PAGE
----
Internal Advocacy

While library staff, administration, and board members all appreciate the overall value of the library, youth services staff must work to ensure that they appreciate the specific value of youth and teen services. This is vital, because if budget and resource distributors within the library do not appreciate the value of youth services, they may channel resources toward other library functions to the neglect of youth services. Youth services staff must also ensure that all library staff, even those with little decision-making power, have both respect for young patrons and the knowledge to serve them. No one in the library should view youth as less important than any other patron. Some staff not accustomed to working with children will need training so that they can provide at least basic services to youth in support of or in the absence of youth services staff.

Sharing Stories

Advocates can express their value by sharing stories about how the library changes lives. Three types of stories are the anecdotal story, the factual story, and the emotionally-inspiring story. Anecdotal stories are true stories about patrons and the ways the library benefits them on a daily basis. They should be relatable, grounded, and human-interest centered. Factual stories involve hard data, such as statistics. Emotionally-inspiring stories reference major life events, for example, the receipt of one's first library card. They are followed by a call to action. Each type of story, when framed against community needs, can be used to [p a picture of the library as an invaluable part of the community.

Valuing

Policymakers and those who control the flow of budget often come from backgrounds in business, and they measure value in monetary terms. Finding ways to express the value of a library, which most librarians consider to be non-monetary, in a way that is meaningful to these legislators is an ongoing challenge. One method is to attempt to place a monetary value on the library for these legislators. The ALA offers a Library Value Calculator that aims to help libraries do this. It also provides research on the Return on Investment (ROI) for various library resources.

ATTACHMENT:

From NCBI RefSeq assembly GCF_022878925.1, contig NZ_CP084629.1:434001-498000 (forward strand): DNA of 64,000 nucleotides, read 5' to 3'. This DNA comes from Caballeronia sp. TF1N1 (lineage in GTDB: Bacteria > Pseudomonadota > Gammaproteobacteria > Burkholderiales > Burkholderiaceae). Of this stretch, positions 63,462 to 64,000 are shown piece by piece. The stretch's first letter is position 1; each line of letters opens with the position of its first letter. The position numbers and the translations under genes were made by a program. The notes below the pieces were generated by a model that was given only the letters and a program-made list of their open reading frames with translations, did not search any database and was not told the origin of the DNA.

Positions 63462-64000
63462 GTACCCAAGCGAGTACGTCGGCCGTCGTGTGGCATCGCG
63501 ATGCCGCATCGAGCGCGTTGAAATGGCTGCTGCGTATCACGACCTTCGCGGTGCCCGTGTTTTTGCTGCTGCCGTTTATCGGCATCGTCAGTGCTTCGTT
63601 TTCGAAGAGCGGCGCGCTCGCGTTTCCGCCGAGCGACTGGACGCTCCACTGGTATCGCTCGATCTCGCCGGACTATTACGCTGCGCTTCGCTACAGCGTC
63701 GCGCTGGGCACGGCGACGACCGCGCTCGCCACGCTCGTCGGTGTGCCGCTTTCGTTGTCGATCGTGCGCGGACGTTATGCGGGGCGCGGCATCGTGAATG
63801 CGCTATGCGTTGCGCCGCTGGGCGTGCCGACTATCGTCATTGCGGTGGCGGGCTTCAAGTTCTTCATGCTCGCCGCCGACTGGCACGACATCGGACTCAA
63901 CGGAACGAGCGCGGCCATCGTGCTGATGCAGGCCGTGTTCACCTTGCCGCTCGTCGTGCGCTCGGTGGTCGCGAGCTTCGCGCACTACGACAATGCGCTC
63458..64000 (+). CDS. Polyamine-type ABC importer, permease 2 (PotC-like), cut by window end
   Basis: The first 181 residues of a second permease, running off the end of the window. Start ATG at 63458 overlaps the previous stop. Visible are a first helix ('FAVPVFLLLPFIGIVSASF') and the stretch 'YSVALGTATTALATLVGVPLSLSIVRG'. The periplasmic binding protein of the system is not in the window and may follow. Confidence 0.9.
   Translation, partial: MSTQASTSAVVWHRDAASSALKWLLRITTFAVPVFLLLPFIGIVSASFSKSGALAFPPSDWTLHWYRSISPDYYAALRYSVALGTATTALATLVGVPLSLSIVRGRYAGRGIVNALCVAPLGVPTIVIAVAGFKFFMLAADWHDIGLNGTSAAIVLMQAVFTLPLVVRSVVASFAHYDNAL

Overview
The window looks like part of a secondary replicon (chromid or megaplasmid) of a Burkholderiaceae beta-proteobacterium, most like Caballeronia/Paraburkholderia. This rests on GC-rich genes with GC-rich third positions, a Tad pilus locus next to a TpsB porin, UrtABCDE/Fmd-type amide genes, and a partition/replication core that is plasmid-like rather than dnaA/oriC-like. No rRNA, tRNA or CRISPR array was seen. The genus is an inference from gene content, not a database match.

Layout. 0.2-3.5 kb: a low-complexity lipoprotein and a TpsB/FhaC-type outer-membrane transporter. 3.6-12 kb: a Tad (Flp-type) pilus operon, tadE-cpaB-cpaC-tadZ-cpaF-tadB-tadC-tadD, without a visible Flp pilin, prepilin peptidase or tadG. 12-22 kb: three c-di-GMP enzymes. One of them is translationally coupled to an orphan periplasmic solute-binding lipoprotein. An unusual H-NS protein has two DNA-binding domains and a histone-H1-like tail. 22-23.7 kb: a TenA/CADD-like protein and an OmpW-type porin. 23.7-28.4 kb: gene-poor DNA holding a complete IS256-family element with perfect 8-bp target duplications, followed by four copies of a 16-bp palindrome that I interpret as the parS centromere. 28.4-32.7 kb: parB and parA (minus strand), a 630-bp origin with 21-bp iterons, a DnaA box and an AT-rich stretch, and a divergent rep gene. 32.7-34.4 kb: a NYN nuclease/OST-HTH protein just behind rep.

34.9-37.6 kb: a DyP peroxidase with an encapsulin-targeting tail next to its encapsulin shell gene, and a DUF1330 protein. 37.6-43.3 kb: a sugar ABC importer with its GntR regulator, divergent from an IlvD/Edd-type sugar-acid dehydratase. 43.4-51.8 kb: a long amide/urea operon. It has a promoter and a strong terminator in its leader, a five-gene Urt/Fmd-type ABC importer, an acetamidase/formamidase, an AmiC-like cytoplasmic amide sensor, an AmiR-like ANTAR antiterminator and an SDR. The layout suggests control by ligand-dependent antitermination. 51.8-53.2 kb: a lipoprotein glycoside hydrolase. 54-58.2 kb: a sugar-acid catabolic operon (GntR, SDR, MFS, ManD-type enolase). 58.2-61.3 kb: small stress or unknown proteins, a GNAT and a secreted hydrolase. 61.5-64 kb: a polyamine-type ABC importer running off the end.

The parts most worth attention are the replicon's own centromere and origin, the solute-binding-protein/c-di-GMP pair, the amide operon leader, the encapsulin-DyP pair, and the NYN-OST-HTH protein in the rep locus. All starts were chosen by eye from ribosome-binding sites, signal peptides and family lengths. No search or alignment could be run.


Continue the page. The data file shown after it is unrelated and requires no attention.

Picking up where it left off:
Evidence-Based Studies

For the scientific-minded, truth is to be found in facts born of research and experimentation. On a local level, circulation statistics, cardholder statistics, and headcounts demonstrate how many people are benefiting from library services. Libraries can also conduct surveys to determine patron satisfaction in numerical terms. On a larger scale, the Pew Internet Library project and links to Impact Research from the ALA provide advocate with an arsenal of evidence-based information on the value of libraries. Academic journals and university websites also offer the results of scholars' evidence-based studies of library services.

Social media

Libraries are making use of social media outlets such as Facebook, Twitter, Instagram, Pinterest, and Tumblr as a way of reaching out to patrons in the digital information age. Social media is a prime place to market library services. It can also be a powerful mobilizing force in gaining funding or advocating for the library when threatened by closures and budget cuts. Social media allows information to be shared quickly, and anyone with internet access to can voice his or her opinion. Online campaigns and petitions allow community members to let legislators know that they support their library.

There is much buzz about the effectiveness of social media as an advocacy tool. There are success stories, as in the Multnomah County Library in Oregon, which was successfully given more favorable funding after social media was used to find volunteers and advocates (Dankowski 2013), but also detractors, who claim that social media 'activism' and advocacy have few real-world effects and are not useful as tools of change (Gladwell, 2010). Social media allows anyone to voice their opinion easily, but actually getting people to voice their opinions is much more difficult. That's why there are so many articles on social media news sites like Mashable trying to help organizations and business increase 'engagement' - because it's not people seeing your message that effects change, but rather their taking action, and getting them to actually take action is difficult. People feel "reluctance to jump in with a comment (or a Facebook like, or a retweet) unless people notice that someone else has done so already" (Greenwalt, 2013), so gaining momentum on social media can be very difficult.

Another difficulty with social media usage by libraries is that most guides and strategies available for increasing social media success are geared towards for-profit entities, which have differing priorities. That being said, there is still information available that can help libraries use social media to their advantage. In the September 1st, 2013 issue of Public Libraries, R. Toby Greenwalt offers the following suggestions: